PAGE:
One of the traps of any discussion of the Nazi era is dwelling on the darkness. The Rape of Europa shines a light into that darkness by giving equal time to the heroic efforts of those who resisted the Nazis smash and grab techniques. As Hitler’s forces advanced upon Paris, museum workers and ordinary citizens worked furiously to evacuate and hide the treasures of the Louvre, leaving only empty frames behind (above). When a curator recounts the story of the moving of the The Winged Victory of Samothrace down a flight of stairs, when the slightest false move could smash the priceless work into oblivion, you find yourself holding your breath with those Parisians sixty years ago. When Paris finally fell, brave art curators such as Rose Valland worked against the Nazi effort. Valland watched the comings and goings of stolen art, never letting on that she spoke German, and recorded everything she could. Today, Valland is considered a hero, and the records she kept continue to be used by those still trying to restore stolen art to its rightful owners. From heroes of the past such as Valland, The Rape of Europa smoothly segues to contemporary sleuths building databases of stolen art and occasionally placing art thought forever lost back into the hands of descendents. Watching the Utah Museum of Fine Arts do the right thing and return a Boucher to the granddaughter of a victim of Hitler brings home the living, human element of this seemingly long-ago crime.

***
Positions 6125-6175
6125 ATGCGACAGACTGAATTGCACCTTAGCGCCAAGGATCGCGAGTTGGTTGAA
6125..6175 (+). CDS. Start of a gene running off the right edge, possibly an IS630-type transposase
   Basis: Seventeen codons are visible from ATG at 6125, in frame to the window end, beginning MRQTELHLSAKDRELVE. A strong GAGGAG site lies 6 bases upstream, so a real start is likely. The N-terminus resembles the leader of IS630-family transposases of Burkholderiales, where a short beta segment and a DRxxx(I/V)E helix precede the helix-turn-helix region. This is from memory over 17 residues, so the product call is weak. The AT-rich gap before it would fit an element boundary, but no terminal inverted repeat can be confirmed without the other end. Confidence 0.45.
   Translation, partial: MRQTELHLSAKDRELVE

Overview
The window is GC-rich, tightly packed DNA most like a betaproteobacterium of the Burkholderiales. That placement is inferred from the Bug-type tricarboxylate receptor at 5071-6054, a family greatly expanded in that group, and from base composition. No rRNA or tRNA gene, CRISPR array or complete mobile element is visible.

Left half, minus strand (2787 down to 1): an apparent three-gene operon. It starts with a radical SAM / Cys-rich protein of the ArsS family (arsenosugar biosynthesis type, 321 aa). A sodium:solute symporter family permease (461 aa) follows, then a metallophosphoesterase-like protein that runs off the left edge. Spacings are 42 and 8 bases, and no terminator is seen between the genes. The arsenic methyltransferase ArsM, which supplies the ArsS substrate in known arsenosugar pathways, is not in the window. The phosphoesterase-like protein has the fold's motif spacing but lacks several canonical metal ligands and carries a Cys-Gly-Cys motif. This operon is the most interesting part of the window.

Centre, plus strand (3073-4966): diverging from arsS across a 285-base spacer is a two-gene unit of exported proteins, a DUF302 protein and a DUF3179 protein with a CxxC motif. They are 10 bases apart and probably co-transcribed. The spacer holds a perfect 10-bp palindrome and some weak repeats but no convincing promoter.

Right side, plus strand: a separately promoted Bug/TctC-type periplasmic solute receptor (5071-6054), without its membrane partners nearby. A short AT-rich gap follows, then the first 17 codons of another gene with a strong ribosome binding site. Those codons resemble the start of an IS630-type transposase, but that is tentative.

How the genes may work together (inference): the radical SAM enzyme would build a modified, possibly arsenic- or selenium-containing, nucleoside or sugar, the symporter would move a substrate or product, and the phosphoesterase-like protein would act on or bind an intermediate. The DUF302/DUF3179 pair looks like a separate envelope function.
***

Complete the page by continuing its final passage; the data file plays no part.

When the Allied forces finally began to turn the tide against the Nazis and their allies, the issue of saving the Axis-approved cultural artifacts in a theater of war became an issue. As American soldiers worked their way up the boot of Italy, they encountered the ancient monastery of Monte Cassino. At first hesitant to destroy such a monument, the Americans eventually felt attacking it was essential to victory. The Germans used such attacks for propaganda purposes, hypocritically calling such acts as part of a larger Allied “War Against Art.” After Monte Cassino, American forces took pains to avoid further cultural desecration. When a bombing raid against the rail yards of Florence was the only option for advancement, American pilots succeeded in the most precise bombing run of the war, saving the city from destruction. Sadly, as the Germans retreated, they applied their “scorched earth” strategy to Florence and other cities, exploding the famous bridges of Florence behind them. Fortunately, Allied soldiers did manage to recover some of the plundered art on its way back to Germany, such as the train carrying da Vinci’s Lady with an Ermine (above). A special unit, known as the Monuments Men, led by Deane Keller, accompanied the army and used their art expertise to save as much art as they could. (Robert M. Edsel, founder of the Monuments Men Foundation and author of Rescuing da Vinci, provides even more detail on these unsung heroes elsewhere.)